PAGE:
Did you know: Tuvalu, a country in the Pacific Ocean about midway between Australia and Hawaii, risks being wiped from the map due to rising sea waters? The country’s highest point is only 5m above sea level and they have a population of scarcely more than 10,000 people. The capital of Tuvalu, Funafuti, houses more than half the population and is an atoll encircling a 275 km² lagoon—the largest in Tuvalu.
Tuvalu’s flag contains the Union Flag in the upper left, with a sky-blue background and nine stars representing the nine islands that form part of Tuvalu. The nine stars are geographically correct, if you point the top of the flag towards the east.
Another relatively unknown country which also used to be under British Colonial Rule, on the other side of the world, is Lesotho. Lesotho is the only independent state in the world that lies entirely above 1,000m elevation. In fact, more than 80% of its land lies above 1,800m in elevation. Quite the opposite of Tuvalu, Lesotho is entirely landlocked, encircled by South Africa.
The flag of Lesotho has three horizontal bands of blue (representing rain), white (representing peace) and green (representing prosperity). In the centre there is a black Mokorotlo, a traditional Basotho hat. The current flag replaced the previous more militaristic flag in 2006, reflecting a nation in peace with itself and its only neighbour.
The flags of both Tuvalu and Lesotho are now part of Maltego, along with almost all other countries and independent territories. From version 4.2.0 onwards, you can now add flag icons to entities, and the standard Location entity has been updated to include this feature.
Now, if you set the “Country Code” property of a Location entity to the correct value, a flag icon will be added as an overlay of the entity on the graph, just like in the examples above.
But flags are not the only new overlays that we can add to graphs… Actually, there is a whole new mechanism at work that you can exploit for your own entities (more on this later).
Favicons (pronounced ‘fav-ih-con’ in both British and American English) are those tiny little icons that a web-browser can show in the tab next to the title of a website or in the bookmarks (as in favourite icon). One of the ways a browser can find the icon, is by looking for a “favicon.ico” file in the root folder of a website, e.g. http://www.google.com/favicon.ico.
The new standard Website entity in Maltego 4.2.0 has been updated to use a calculated property that will automatically map to this icon if it exists. The calculated property is derived from the main-property of the entity, namely the FQDN, with a “/favicon.ico” extension attached. This icon is then mapped to the south-west overlay position as an image. Have a look at the new Entity specification of the default Website entity in Maltego:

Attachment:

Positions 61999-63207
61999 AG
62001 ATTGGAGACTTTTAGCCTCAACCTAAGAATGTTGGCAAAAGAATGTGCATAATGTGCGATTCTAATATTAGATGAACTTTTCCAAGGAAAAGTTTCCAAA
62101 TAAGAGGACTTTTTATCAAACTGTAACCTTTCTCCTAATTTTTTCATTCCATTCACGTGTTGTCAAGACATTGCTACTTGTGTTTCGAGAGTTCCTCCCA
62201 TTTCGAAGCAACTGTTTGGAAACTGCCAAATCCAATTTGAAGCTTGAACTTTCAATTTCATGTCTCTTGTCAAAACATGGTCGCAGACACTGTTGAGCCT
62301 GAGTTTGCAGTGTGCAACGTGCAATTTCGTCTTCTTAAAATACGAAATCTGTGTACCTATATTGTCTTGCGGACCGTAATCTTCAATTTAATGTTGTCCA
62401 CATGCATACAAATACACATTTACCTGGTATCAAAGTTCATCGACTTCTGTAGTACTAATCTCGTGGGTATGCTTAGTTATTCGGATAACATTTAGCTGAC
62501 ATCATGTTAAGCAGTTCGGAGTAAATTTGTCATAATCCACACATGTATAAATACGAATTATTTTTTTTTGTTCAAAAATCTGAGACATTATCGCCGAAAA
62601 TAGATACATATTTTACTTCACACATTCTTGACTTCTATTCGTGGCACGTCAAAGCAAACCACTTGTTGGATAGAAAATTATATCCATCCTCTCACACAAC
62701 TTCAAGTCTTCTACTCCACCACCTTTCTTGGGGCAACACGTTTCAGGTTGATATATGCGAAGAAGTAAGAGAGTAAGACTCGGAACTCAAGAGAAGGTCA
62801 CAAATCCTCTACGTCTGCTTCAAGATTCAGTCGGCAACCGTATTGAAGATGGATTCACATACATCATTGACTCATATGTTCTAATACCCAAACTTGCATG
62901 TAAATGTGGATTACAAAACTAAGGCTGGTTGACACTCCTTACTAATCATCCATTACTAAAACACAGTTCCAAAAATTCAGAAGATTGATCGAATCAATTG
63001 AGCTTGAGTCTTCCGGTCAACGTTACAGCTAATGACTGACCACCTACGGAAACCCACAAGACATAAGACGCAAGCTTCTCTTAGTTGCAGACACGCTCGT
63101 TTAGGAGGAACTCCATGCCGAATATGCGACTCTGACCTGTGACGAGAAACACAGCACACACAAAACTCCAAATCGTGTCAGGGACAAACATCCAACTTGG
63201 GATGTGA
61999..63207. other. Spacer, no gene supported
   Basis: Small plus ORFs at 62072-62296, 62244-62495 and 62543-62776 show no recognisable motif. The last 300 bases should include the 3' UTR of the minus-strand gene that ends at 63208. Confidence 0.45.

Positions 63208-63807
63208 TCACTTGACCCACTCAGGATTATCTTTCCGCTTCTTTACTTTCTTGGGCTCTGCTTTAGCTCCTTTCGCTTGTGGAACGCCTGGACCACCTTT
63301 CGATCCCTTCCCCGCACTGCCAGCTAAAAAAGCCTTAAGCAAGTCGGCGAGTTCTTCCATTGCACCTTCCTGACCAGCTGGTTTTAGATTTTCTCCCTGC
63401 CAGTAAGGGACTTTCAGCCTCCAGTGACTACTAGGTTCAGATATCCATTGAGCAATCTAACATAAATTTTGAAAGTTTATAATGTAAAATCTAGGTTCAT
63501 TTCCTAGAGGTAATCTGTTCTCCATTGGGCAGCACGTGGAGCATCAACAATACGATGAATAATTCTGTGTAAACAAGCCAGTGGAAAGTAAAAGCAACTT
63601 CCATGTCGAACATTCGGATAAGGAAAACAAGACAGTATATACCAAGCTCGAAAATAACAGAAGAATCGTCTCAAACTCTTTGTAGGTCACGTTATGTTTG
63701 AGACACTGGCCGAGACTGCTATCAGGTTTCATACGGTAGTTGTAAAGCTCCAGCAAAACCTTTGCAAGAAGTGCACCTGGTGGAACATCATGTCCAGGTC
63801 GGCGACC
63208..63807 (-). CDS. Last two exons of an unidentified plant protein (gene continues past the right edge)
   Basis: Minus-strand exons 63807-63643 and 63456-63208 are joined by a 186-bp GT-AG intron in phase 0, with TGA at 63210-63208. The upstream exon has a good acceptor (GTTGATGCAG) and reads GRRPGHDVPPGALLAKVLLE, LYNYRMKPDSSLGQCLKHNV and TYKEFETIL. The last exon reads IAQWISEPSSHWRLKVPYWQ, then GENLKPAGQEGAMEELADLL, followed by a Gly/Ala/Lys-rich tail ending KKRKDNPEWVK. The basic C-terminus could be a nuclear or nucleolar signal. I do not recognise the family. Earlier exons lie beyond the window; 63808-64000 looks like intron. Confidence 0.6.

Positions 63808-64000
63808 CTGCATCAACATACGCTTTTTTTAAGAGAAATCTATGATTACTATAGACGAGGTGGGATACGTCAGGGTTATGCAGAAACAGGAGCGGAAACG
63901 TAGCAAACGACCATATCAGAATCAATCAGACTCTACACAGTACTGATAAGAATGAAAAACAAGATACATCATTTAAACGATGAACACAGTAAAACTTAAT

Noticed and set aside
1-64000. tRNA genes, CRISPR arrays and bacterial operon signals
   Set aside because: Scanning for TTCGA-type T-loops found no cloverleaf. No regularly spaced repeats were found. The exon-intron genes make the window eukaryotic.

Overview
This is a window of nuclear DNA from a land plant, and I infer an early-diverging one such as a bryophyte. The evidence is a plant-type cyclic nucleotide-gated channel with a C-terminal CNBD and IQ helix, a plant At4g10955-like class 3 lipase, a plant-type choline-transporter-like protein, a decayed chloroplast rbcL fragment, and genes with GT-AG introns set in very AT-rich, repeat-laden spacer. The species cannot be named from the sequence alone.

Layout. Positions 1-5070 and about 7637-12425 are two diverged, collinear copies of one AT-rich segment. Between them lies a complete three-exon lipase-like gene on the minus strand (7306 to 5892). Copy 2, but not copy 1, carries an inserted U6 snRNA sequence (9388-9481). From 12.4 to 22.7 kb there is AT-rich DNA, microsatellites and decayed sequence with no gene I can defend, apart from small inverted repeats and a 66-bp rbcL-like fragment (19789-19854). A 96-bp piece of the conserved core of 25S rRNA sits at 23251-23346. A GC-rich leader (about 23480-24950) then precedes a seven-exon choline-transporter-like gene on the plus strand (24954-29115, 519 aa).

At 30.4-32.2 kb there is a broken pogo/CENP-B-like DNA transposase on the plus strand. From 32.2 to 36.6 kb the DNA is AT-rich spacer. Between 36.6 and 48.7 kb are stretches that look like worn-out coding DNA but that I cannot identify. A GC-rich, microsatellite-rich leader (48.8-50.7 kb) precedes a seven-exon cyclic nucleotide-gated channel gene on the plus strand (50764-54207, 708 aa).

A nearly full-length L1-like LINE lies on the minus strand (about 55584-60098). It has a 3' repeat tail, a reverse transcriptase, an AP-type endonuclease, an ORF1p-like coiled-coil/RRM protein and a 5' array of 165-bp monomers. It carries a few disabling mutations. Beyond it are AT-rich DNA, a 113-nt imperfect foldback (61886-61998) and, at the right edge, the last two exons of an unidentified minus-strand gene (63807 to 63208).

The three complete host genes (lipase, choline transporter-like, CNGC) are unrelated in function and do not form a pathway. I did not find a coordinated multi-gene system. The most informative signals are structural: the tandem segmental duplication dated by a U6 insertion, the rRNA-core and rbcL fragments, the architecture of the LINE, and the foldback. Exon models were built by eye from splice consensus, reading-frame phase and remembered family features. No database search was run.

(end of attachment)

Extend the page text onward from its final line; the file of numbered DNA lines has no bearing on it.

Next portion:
The result is that you can now visually identify websites from the entity on the graph itself:
This feature is limited, of course, as it does not read any of the meta-tags nor perform more advanced interpretations of the URL, but it should work in most cases where the entity-value refers to a root location.
But wait, there’s more…
As you may have noticed by now, Maltego has received an overhaul of the overlays system, and apart from the built-in flags and the new image-overlay positions, you now also have the option to add text and a splash of colour next to the entity icons.
To illustrate all the new features, let’s create a new custom entity: Employee. Properties of our employee entity will be:
Our Employee entity will extend the standard Maltego Person entity, so all the default properties will also be present.
Features of our new entity will be:
We create a new entity by using the advanced editor in Maltego and following the wizard. Remember to set the Base Entity Type to “maltego.Person”. We create the additional properties and create an additional “GenderJob” property and set it to be hidden. We set the default value of this new hidden property to “$property(gender)$property(job)”. This will concatenate the value of the two other properties into a new property.
Finally, we set up the overlays on the new Display Settings tab, like this:
Note that you can set, for each overlay, whether it should be interpreted as text, an image, or a colour.
At last, our new entity is ready. But before we can try it out, we need to also add a few custom icons to Maltego, and this can be done using the Icon Manager (under the Entities tab):
The icons are available from Google’s Noto Emoji, which can be found here: https://github.com/googlei18n/noto-emoji.
Finally, we can try out our new entity.
And here are a few more examples:
With great power comes great responsibility and maybe too many overlays are too much of a good thing, but I am sure you get the picture. ;)
You can download a Maltego MTZ file that contains the icons and Employee entity for you to reference below.
Happy flag-hunting, colour-splashing, and icon-bashing!